For the purpose of considering the standing committee recommendations on a bill, the Senate resolves itself into the Committee of the Whole and the House assumes the order of Second Reading. Amendments to the bill maybe offered by any member when the bill is being considered at this stage of the legislative process. In the Senate, a simple majority of members present and voting may recommend adoption of amendments to the bill and recommend a bill be advanced to Third Reading. In the House, amendments may be adopted by a majority serving, and a majority voting may advance the bill to Third Reading. In the House, a bill may be placed on Third Reading for a specified date.
While there are provisions in the House Rules and the Senate Rules for reading bills unless exception is made, in practice, bills are not read in full in either chamber. In both houses, amendments must be approved by a majority vote of the members serving and the previous question maybe moved and debate cut off by a vote of a majority of the members present and voting. At the conclusion of Third Reading, the bill is either passed or defeated by a roll call vote of the majority of the members elected and serving (pursuant to the State Constitution, approval of certain measures requires a "super majority" of a two-thirds or three-fourths vote) or one of the following four options is exercised to delay final action on the bill: (a) the bill is returned to committee for further consideration; (b) consideration of the bill is postponed indefinitely; (c) consideration is postponed until a certain date; or (d) the bill is tabled.
Following either passage or defeat of a bill, a legislator may move for reconsideration of the vote by which the bill was passed or defeated. (A motion to reconsider can be made for any question.) In the Senate, the motion for reconsideration must be made within the following two session days; in the House, the motion must be made within the next succeeding session day.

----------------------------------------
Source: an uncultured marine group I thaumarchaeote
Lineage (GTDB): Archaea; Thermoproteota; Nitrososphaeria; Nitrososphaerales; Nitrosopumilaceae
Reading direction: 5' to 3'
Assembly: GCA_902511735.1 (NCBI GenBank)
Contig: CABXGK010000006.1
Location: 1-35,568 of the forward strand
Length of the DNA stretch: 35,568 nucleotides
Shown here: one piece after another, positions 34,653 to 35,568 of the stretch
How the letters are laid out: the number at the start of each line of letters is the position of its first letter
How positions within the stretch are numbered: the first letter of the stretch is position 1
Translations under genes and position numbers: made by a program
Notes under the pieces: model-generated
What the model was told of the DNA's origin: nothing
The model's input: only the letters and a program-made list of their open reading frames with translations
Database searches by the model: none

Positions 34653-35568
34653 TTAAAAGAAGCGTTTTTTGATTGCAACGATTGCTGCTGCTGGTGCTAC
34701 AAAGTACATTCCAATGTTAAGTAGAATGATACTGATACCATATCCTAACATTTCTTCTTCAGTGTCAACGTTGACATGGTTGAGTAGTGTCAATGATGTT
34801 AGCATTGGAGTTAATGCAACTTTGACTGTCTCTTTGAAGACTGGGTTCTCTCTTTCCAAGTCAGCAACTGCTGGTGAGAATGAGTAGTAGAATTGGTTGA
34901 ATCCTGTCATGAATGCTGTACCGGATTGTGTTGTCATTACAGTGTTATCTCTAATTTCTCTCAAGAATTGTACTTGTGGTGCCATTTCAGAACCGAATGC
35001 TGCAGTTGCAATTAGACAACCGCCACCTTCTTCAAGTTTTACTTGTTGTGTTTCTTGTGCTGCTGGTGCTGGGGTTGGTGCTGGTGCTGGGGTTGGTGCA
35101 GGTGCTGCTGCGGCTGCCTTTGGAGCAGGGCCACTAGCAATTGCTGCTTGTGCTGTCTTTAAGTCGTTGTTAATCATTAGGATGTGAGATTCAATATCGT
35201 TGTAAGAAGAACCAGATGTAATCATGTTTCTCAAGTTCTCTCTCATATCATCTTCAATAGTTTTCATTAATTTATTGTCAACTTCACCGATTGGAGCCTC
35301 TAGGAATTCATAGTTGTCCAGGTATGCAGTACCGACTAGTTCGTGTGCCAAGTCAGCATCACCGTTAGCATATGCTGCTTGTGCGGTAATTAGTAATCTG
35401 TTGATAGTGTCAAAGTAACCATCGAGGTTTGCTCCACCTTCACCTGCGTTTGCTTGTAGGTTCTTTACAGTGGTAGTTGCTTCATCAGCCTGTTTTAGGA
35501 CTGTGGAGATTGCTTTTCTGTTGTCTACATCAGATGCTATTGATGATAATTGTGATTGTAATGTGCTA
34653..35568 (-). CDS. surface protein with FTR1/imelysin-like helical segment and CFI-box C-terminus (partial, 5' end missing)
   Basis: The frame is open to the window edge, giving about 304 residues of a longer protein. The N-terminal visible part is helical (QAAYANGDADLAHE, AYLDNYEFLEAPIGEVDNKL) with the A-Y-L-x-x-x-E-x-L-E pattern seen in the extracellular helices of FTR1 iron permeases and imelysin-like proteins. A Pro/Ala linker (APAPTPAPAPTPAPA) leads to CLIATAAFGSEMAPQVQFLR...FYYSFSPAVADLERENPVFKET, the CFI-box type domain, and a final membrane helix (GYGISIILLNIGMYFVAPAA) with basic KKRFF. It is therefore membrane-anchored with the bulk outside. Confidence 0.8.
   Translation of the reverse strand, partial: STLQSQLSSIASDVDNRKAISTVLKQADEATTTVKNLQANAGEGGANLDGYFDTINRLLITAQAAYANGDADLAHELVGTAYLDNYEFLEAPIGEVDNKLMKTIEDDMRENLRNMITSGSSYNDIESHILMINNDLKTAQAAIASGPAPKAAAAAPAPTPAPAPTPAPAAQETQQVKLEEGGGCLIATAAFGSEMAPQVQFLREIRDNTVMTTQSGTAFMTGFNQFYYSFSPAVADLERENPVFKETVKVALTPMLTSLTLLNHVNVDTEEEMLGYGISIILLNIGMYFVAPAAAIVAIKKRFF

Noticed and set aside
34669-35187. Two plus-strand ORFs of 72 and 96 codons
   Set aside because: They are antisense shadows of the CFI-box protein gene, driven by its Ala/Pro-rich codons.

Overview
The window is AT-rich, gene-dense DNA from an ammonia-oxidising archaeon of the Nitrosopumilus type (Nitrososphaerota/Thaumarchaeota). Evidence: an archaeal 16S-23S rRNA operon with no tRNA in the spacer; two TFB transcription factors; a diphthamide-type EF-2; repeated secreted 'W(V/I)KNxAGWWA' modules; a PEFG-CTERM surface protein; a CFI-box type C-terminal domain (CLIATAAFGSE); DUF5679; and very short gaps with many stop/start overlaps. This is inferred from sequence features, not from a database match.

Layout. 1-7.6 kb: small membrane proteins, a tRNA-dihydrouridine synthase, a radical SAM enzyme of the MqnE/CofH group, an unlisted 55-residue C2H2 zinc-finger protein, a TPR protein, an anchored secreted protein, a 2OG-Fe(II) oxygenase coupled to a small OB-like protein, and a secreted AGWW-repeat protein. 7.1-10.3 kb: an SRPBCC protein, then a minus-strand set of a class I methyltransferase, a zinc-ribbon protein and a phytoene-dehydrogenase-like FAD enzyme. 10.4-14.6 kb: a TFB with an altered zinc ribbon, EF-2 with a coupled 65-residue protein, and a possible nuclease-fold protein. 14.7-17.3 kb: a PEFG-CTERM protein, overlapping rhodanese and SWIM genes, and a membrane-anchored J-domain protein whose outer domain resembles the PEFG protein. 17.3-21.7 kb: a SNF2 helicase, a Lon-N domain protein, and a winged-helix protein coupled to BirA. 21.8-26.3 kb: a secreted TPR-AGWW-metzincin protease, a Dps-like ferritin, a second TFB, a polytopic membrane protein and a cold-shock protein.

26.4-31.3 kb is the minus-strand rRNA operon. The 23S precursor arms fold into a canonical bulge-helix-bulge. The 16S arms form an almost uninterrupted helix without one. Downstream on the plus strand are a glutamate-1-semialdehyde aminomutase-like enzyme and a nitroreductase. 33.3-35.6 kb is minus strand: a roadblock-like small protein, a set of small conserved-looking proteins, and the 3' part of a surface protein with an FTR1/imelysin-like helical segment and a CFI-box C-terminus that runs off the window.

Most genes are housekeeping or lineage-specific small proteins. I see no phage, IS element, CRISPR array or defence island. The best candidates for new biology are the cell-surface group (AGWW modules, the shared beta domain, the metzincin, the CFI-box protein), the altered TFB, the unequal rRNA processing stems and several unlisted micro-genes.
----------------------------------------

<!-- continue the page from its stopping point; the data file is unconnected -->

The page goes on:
No bill can become law at any regular session of the Legislature until it has been printed and reproduced and in the possession of each house for at least five days. (Constitution, Art. IV, Sec. 26.)
No act shall take effect until the expiration of 90 days from the end of the session at which the measure was enacted. The Legislature may give immediate effect to an act by a two-thirds vote of the members elected and serving in each house. (Constitution, Art. IV, Sec. 27.)
Enactment by the Legislature
If a bill passes, it is sent to the other house of the Legislature where the bill follows the procedure outlined above, resulting in defeat or passage.
If a bill is passed by both houses in identical form, the bill is ordered enrolled by the house in which the bill originated. Following enrollment and printing, the bill is sent to the Governor.
If a bill is passed in a different form by the second house, the bill must be returned to the house of origin and one of the following occurs: